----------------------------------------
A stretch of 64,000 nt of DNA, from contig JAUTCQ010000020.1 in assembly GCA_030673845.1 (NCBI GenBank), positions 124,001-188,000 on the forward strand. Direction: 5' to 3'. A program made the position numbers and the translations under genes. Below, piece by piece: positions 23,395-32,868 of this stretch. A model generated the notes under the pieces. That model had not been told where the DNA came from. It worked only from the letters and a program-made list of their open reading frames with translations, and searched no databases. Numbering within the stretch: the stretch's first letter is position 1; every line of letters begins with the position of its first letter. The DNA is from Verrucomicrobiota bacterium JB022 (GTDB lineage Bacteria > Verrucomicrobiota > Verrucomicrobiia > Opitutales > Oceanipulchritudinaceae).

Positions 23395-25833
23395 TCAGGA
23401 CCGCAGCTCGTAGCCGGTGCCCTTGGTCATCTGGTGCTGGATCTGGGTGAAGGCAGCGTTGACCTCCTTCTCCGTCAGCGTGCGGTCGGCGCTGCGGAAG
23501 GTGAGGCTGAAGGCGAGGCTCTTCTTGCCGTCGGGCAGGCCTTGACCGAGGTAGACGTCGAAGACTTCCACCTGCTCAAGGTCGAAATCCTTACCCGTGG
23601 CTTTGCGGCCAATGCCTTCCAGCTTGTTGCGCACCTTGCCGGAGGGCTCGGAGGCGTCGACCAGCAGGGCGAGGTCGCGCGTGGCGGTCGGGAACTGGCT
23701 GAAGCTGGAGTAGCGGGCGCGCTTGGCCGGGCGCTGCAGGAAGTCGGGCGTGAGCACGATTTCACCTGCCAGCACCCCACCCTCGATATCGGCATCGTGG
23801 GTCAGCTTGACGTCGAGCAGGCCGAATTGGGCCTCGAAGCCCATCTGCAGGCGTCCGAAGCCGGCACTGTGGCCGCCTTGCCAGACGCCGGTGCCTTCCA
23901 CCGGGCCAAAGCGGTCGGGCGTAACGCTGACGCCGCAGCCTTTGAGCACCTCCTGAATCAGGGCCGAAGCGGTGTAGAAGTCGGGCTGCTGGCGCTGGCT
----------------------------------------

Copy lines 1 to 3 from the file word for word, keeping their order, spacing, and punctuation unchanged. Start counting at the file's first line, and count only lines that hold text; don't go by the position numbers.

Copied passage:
A stretch of 64,000 nt of DNA, from contig JAUTCQ010000020.1 in assembly GCA_030673845.1 (NCBI GenBank), positions 124,001-188,000 on the forward strand. Direction: 5' to 3'. A program made the position numbers and the translations under genes. Below, piece by piece: positions 23,395-32,868 of this stretch. A model generated the notes under the pieces. That model had not been told where the DNA came from. It worked only from the letters and a program-made list of their open reading frames with translations, and searched no databases. Numbering within the stretch: the stretch's first letter is position 1; every line of letters begins with the position of its first letter. The DNA is from Verrucomicrobiota bacterium JB022 (GTDB lineage Bacteria > Verrucomicrobiota > Verrucomicrobiia > Opitutales > Oceanipulchritudinaceae).

Positions 23395-25833
23395 TCAGGA